FIG. 1 is a side view of a conventional dilatation catheter known in the art.
FIG. 2 is a front cross-sectional view of a co-axial catheter shaft.
FIG. 3 is a side cross-sectional view of a co-axial catheter shaft.
FIG. 4 is a cross-sectional view of a multi-layer tubular member formed by co-extrusion.
FIG. 5 is a side view of a prior art catheter shaft wherein a stiff proximal shaft is coupled to a flexible distal shaft.
FIG. 6 is a side view of a prior art catheter shaft wherein a section of the shaft has been necked down.
FIG. 7 is a side cross-sectional view of a co-extruded shaft of the present invention wherein a section of the shaft has been tapered during the co-extrusion process to form a tapered shaft.
FIG. 8 is a flow chart illustrating the fabrication a co-extruded taper shaft for use as an intraluminal catheter.
FIG. 9A is a side cross-sectional view of a small balloon dilatation catheter with desired dimensions.
FIG. 9B is a side-cross sectional view of a shaft formed by co-extrusion tapering such that the shaft has only partially been tapered to the final desired characteristics illustrated in FIG. 7.
FIG. 9C is a side cross-sectional view of a necking process applied to the tapered shaft illustrated in FIG. 9B.
FIG. 9D is a side cross-sectional view of a tapered multi-layered shaft formed by a combination of co-extrusion tapering and neck tapering.
FIG. 10 is a side cross-sectional view of a co-extruded taper shaft having a variable transition.
A tapered multi-layer tubular shaft and method for providing the same is described. In the following detailed description, numerous specific details are set forth in order to provide a more thorough understanding of the present invention. However, it will be appreciated that the present invention may be practiced without these specific details. In other instances, well-known devices, methods, procedures, materials, and individual components have not been described in detail so as not to unnecessarily obscure aspects of the present invention. For ease of illustrative purposes only, the present invention is described as used for an inner tubular member of a co-axial catheter. However, other uses, including but not limited to, other tubular shafts, such as single lumen catheters, sheaths, and outer tubular members of co-axial catheters, may also be fabricated using the process described below. With co-axial catheters, either or both of the inner and outer tubular members may be multi-layer and/or tapered.
A method for providing a co-extruded multi-layer taper shaft for a catheter is described. The multi-layer shaft of the present invention has at least two layers. A cross-sectional illustration of a three layer shaft 28 is shown in FIG. 4. An inner layer 20 is typically lubricious such that a guidewire or other device may easily be inserted through an interior lumen 26. An outer layer 24 is fabricated from a material that may easily be bonded to another component. A middle layer 22 is generally an adhesive or compatibilizing polymer used to enhance the integrity of shaft 28. The formation of the multi-layer tubular member 28 is achieved through a co-extrusion process performed by an extruder or co-extrusion system having an extruder therein.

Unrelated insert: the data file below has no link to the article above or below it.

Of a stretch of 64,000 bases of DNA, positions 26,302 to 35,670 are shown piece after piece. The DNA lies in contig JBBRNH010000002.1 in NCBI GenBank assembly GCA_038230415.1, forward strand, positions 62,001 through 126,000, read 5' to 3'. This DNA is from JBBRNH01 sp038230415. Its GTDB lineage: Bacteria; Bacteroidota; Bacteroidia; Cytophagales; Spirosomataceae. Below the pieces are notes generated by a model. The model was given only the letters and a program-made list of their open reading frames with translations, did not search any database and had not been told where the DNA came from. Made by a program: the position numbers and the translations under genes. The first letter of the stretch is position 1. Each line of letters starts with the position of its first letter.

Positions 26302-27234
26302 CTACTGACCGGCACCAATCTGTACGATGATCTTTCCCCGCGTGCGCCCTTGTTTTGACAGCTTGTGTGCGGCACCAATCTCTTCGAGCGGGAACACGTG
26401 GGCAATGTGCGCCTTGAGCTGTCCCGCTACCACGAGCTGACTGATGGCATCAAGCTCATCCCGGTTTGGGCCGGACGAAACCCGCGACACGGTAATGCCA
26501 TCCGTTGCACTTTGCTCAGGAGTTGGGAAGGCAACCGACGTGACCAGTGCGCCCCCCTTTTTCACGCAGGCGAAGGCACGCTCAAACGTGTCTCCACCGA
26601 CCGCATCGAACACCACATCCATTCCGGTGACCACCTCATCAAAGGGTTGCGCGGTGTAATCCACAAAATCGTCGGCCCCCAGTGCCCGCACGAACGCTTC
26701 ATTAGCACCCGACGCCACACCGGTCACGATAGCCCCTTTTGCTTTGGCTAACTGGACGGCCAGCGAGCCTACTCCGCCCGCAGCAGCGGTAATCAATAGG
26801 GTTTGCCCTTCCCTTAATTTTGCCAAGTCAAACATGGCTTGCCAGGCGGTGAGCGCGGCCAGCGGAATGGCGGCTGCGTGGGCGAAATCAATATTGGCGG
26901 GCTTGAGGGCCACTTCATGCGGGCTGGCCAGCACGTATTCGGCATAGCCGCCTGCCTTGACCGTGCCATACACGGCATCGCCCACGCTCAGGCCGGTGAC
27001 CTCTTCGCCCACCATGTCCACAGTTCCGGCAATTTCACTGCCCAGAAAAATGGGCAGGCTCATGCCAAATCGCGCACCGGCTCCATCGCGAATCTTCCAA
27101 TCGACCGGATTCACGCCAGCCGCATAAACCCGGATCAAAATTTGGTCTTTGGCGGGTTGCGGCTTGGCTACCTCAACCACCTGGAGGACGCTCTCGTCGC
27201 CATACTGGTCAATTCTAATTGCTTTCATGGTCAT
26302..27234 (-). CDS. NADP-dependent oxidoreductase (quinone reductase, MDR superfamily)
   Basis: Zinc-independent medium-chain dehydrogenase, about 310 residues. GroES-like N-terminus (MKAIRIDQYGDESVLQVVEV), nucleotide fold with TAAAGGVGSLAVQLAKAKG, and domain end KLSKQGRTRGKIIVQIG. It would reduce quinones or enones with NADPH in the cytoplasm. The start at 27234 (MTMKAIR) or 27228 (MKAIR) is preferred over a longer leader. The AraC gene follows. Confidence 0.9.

In the prior art, catheter shafts are often fabricated by joining a stiff proximal shaft to a smaller diameter flexible distal shaft through use of a joint such as adhesives or a heat fusion process. However, this joint often creates a point of weakness and/or prohibitive stiffness in the catheter shaft. Thus, a gradual rather than an abrupt transition is desired. Tapered shafts of catheters may be fabricated post-process by applying heat to the section of shaft to be tapered, with the heated section then pulled such that it is necked down. This necking or neck tapering method is well-known in the art and will not be described in detail. However, several problems as previously described are associated with both of the above processes.
The present invention addresses these issues by providing a co-extruded, tapered shaft fabricated by tapering a co-extruded multi-layer catheter shaft during extrusion through use of a taper puller rather than by applying heat post-process and then tapering as in the neck tapering process. As will be discussed below in more detail, however, a co-extruded, tapered shaft may be further modified by post-process neck tapering to provide a desirable combination of properties. In this manner, a gradually tapered shaft 50 (see FIG. 7) having a smaller diameter distal end 52 may be produced, wherein the change in the physical properties of inner 54 and outer 56 layers is minimized. Co-extrusion tapering according to the present invention does not limit the selection of materials for the layers of a multi-layer shaft to compatible materials. Furthermore, co-extruded, tapered shaft 50 is not made stiffer as are neck tapered shafts.
FIG. 8 is a flow chart illustrating the fabrication a co-extruded, tapered, multi-layer shaft of the present invention, such as catheter shaft 50 in FIG. 7. In operation 60, a first material or resin for inner layer 54 of the catheter shaft is selected. Recall that the inner layer is typically chosen for its lubricious properties. Possible materials for use in the inner layer include high density polyethylene (HDPE), Polyamides, the Polyetheramide copolymer family, HDPE with and without compatibilizers, low density polyethylene (LDPE), LDPE with and without compatibilizers, linear low density polyethylene (LLDPE), LLDPE with and without compatibilizers, vinyl acetates, urethanes, polyethylene terephthalate (PET), polybutylene terephthalate (PBT), thermoplastic elastomers, isonomers, ethylene acrylic acid polymers, and any combination thereof.